• Aerosol‐barrier pipet tips
  • Thermal cycler or water baths (16° and 80°C)

Support Protocol 1: PCR Amplification and Labeling of Digested and Undigested DNA Templates

  • 10× AmpliTaq Gold Buffer (Applied Biosystems)
  • 25 mM MgCl 2 (used only with the undigested samples; Applied Biosystems)
  • dNTP mix (0.25 mM each deoxynucleotide; see recipe)
  • 10 µM forward primer (XI FOR‐FAM; see recipe for primers)
  • 10 µM reverse primer (XI REV; see recipe for primers)
  • 5 U/µl AmpliTaq Gold DNA polymerase (Applied Biosystems)
  • DMSO (Sigma)
  • Digested and undigested DNA samples and controls ( protocol 1Basic Protocol)
  • Liz 500 Size Standard (Applied Biosystems)
  • Hi‐Di Formamide (Applied Biosystems)
  • Aerosol‐barrier pipet tips
  • 0.2‐ml PCR tubes or PCR plate
  • Centrifuge (with plate carrier if plates are used)
  • Thermal cycler
  • DNA Analyzer (Applied Biosystems 3730xl or other appropriate capillary gel electrophoresis system)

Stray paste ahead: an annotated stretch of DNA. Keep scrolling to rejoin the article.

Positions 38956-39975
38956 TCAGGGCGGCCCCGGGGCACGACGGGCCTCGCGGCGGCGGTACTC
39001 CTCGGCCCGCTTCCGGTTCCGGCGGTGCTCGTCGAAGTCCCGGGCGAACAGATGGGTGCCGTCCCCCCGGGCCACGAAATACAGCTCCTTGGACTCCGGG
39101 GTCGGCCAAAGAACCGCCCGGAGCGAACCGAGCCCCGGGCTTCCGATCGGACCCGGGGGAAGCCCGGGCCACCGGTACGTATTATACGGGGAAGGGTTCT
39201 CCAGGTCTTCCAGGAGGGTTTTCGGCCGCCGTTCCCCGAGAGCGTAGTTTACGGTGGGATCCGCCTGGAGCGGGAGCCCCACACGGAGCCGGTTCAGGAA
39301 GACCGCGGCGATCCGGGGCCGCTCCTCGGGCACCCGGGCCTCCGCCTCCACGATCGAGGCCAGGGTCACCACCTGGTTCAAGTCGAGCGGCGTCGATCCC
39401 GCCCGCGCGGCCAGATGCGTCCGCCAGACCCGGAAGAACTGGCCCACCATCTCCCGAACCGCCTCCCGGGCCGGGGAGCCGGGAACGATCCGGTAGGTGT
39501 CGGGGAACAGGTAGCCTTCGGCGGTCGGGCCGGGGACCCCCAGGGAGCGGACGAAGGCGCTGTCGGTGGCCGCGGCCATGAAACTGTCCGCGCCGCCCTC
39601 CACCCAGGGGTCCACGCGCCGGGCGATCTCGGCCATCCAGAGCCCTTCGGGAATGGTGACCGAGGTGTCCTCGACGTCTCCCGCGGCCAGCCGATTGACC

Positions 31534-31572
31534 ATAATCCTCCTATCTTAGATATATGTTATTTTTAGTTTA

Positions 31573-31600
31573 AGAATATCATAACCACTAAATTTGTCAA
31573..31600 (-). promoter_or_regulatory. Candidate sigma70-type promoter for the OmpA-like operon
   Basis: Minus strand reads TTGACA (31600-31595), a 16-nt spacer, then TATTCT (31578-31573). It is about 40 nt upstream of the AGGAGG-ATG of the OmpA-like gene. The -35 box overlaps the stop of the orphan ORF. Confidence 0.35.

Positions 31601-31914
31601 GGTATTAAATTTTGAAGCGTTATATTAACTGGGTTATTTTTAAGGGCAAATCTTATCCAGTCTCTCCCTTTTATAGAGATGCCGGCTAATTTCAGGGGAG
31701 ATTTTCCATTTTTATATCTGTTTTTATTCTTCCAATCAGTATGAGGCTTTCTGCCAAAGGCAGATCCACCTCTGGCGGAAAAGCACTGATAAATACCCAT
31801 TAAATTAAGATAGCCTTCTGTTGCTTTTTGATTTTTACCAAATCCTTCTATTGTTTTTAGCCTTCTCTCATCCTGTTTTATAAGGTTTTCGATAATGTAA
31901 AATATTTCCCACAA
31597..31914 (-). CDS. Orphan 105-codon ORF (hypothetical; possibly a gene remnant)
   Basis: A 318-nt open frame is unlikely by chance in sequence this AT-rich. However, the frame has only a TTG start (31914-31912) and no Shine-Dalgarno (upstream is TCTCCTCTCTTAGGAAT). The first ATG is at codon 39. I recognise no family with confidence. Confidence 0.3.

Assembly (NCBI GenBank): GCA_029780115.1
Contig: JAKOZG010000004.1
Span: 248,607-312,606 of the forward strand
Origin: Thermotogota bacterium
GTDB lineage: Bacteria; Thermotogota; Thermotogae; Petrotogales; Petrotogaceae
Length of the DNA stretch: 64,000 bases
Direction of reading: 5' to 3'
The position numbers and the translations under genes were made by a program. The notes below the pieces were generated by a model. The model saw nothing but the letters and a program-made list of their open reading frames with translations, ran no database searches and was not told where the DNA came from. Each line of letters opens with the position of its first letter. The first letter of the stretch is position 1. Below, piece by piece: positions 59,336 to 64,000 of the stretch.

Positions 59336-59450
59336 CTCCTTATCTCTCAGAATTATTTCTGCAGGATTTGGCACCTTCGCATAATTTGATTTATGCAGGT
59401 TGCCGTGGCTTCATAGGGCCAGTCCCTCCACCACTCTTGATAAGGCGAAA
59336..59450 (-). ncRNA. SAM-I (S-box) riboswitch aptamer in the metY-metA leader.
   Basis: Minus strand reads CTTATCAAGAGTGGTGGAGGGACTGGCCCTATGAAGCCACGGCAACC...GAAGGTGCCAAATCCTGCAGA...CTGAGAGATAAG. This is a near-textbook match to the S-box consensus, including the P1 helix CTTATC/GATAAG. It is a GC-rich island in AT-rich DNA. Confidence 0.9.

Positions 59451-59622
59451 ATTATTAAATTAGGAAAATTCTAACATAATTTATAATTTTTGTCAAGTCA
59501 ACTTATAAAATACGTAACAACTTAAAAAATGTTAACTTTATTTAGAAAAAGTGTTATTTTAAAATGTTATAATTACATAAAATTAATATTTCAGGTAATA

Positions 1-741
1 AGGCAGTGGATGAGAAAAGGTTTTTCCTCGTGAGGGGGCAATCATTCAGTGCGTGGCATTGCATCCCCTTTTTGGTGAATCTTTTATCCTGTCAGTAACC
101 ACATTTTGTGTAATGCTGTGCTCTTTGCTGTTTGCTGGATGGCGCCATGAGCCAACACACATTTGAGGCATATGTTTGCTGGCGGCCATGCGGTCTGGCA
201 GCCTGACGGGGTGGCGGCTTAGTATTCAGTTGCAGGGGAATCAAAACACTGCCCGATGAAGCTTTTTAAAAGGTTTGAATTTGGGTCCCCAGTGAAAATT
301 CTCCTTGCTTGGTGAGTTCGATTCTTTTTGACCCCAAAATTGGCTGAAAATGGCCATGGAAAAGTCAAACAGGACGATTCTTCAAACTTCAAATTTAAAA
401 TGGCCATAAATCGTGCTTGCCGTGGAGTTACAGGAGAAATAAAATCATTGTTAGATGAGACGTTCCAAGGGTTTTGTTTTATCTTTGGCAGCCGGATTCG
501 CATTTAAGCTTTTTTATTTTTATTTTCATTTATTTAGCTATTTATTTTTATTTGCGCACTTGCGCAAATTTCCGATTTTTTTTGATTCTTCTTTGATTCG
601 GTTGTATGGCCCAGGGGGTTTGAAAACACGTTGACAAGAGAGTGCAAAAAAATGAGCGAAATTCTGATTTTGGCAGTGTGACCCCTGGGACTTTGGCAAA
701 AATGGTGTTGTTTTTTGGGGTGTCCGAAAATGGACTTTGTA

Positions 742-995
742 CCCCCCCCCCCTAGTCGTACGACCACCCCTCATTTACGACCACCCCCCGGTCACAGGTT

• Appropriate software: e.g., GeneMapper
  • Additional reagents and equipment for PCR (unit 2.5; Kramer and Coen, )
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Literature Cited

Literature Cited
  Allen, R., Zoghbi, H., Moseley, A., Rosenblatt, H., and Belmont, J. 1992. Methylation of HpaII and HhaI sites near the polymorphic CA repeat in the human androgen‐receptor gene correlates with X chromosome inactivation. Am. J. Hum. Genet. 51:1229‐1239.
  Busque, L., Mio, R., Mattioli, J., Brais, E., Blais, N., Lalonde, Y., Maragh, M., and Gilliland, D.G. 1996. Non‐random X‐inactivation patterns in normal females: Lyonization ratios vary with age. Blood 88:59‐65.
  Eggan, K., Akutsu, H., Hochedlinger, K., Rideout, W. 3rd, Yanagimachi, R., and Jaenisch, R. 2000. X‐chromosome inactivation in cloned mouse embryos. Science 290:1578‐1581.
  Kramer, M. F. and Coen, D. M. 2001. Enzymatic amplification of DNA by PCR: Standard procedures and optimization. Curr. Protoc. Mol. Biol. 56:15.1.1–15.1.14.